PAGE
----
Interviews | Sub-Antarctic Biocultural Conservation Program


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Lo Exclusive del Mundo TV: Interview with Dr. Ricardo Rozzi, Biologist and Philosopher 2021:

Read Geoantartica- A Famous Chilean: Dr. Ricardo Rozzi

Take a listen to the podcast, "Philanthropist, lovers of the Earth" with Dr. Ricardo Rozzi- The urgent biological and cultural conservation

Marca Chile Interviews Dr. Ricardo Rozzi, winner of the Magellan Award.

Paula Molina of Radio Cooperativa interviews Dr. Ricardo Rozzi about the Sars Seamount and the Diego Ramirez - Drake Passage Marine Park. Click the link to listen in Spanish.

Dr. Ricardo Rozzi Interviews Stephen Gardiner - click this link to view in English with Spanish subtitles

Stephen Gardiner grew up in England playing in the woods and with an interest in science. He studied biochemistry until he realized that it didn't really fit his vision of the life of as a scientist. He then started studying politics, economics, and philosophy. Over the course of his graduate study, it became very clear to him that climate change was not only a big, emerging, real-world problem but also that it had very important political, economic, and especially philosophical aspects. In this interview, Gardiner suggests creating powerful institutions that will protect future generations rather than focusing on short-term and narrowly economic concerns, in order to deal with climate change. He also suggests having a global constitution convention to bring people together to discuss and formulate plans to create these institutions. Gardiner is currently a philosophy professor at University of Washington, Seattle, where he feels there's a great deal of awareness of climate change and support for environmental ethics.

Dr. Ricardo Rozzi Interviews Ronald Sandler - click this link to view in English with Spanish subtitles

Ronald Sandler is chair of the Department of Philosophy and Religion at Northeastern University Boston, Massachusetts. He first set out to study bio-chemistry on a pre-med track at Denison University until he realized that he could not spend countless hours in a lab and while he did spend time in the labs he continued to ask questions. These persistent questions led him to study philosophy and ultimately becoming a professor. Virtue ethics especially within environmental ethics gives him space to think about how people can develop a positive relationship with the natural world and appreciate the beauty and wonder that's out there. He suggests that virtue ethics has the resources to help see what we should do and define our responsibilities regarding climate change and other environmental issues.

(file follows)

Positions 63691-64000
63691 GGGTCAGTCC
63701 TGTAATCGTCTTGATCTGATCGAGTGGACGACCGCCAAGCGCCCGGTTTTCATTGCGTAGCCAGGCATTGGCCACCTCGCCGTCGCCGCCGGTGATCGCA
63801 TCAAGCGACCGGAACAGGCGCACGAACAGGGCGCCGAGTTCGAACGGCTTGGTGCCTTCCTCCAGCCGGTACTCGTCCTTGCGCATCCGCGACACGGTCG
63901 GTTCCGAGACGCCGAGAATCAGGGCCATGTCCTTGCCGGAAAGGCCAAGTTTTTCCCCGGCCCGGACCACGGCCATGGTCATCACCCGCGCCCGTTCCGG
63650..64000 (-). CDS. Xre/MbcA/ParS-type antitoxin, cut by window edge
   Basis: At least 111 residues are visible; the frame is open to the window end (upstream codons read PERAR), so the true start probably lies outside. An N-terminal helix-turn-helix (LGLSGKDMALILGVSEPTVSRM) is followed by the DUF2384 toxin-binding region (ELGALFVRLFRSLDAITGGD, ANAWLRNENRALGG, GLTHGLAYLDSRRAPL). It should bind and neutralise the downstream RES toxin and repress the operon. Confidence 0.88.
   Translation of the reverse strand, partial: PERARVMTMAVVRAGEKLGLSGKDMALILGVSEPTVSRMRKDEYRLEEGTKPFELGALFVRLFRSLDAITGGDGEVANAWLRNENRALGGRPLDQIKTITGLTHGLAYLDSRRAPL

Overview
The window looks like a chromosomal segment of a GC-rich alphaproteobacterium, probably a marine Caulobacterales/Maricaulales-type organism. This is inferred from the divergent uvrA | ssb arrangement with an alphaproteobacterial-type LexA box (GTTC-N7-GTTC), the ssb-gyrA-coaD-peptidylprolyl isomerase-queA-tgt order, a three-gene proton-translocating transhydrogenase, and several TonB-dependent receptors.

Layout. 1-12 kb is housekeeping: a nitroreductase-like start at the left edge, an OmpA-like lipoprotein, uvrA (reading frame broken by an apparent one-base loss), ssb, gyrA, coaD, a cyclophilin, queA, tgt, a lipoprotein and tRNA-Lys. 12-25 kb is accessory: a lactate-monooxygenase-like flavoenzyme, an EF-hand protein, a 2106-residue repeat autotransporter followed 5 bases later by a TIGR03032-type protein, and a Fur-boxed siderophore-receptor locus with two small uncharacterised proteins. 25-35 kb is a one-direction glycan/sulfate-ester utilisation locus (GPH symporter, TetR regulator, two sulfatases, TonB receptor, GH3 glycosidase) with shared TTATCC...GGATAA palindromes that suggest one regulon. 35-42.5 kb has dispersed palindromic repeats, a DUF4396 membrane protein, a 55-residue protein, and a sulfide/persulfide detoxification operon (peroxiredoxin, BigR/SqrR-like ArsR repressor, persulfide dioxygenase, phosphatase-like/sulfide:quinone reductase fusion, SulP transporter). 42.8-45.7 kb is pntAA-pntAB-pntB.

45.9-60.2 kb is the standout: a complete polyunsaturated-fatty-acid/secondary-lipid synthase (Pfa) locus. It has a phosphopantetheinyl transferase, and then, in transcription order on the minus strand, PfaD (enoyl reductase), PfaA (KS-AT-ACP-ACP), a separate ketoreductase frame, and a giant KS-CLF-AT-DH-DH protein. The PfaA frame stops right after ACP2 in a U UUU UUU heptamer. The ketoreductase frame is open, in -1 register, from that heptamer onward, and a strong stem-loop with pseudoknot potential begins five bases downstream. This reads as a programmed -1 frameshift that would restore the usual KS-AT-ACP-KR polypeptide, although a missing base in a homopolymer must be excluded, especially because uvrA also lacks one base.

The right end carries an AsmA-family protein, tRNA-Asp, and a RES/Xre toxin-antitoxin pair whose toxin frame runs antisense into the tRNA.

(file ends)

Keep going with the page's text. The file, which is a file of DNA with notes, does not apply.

Dr. Rircardo Rozzi Interviews Eduardo Gudynas - click this link to view in Spanish with English subtitles

Eduardo Gudynas helped found the Latin American Center of Social Ecology and has a long history of thought and involvement with ecology. His grandparents emigrated from Lithuania to Montevideo, Uruguay, where his parents were born and where Gudynas currently works. Gudynas studied medicine, specifically for the basic areas that deal with biology and worked in a biological research institute that had an area in ecology. He then began to study environmental studies at the center of the Franciscan Order and received his master's degree in social ecology. Gudynas considers himself as an activist with an inclination toward environmental issues.

Dr. Ricardo Rozzi Interviews Leonardo Boff - click this link to view in Spanish with English subtitles

Leonardo Boff grew up in a region that had a colony of German Protestants, Polish, Italians, mulattos, black and indigenous people. His father taught him to engage with different people and to not discriminate against the marginalized. He was born into a family of eleven siblings and thus with the virtue of accepting everybody's differences. While studying in Germany he had the privilege of attending one of the very last lectures given by Verner Heisenberg, one of the founders of quantum physics. After falling into a deep emotional crisis he fled to the Amazon rainforest in Brazil to heal. Boff immersed himself in the forest for two months visiting communities inside the jungle. It was one of the villages that give him hope, a desire to live, and regenerated his faith. Leonardo ends the interview on a powerful note, "The most important thing is for people to have more hope in humanity to create a better world that we can't let go because there are a thousands of reasons to keep on fighting."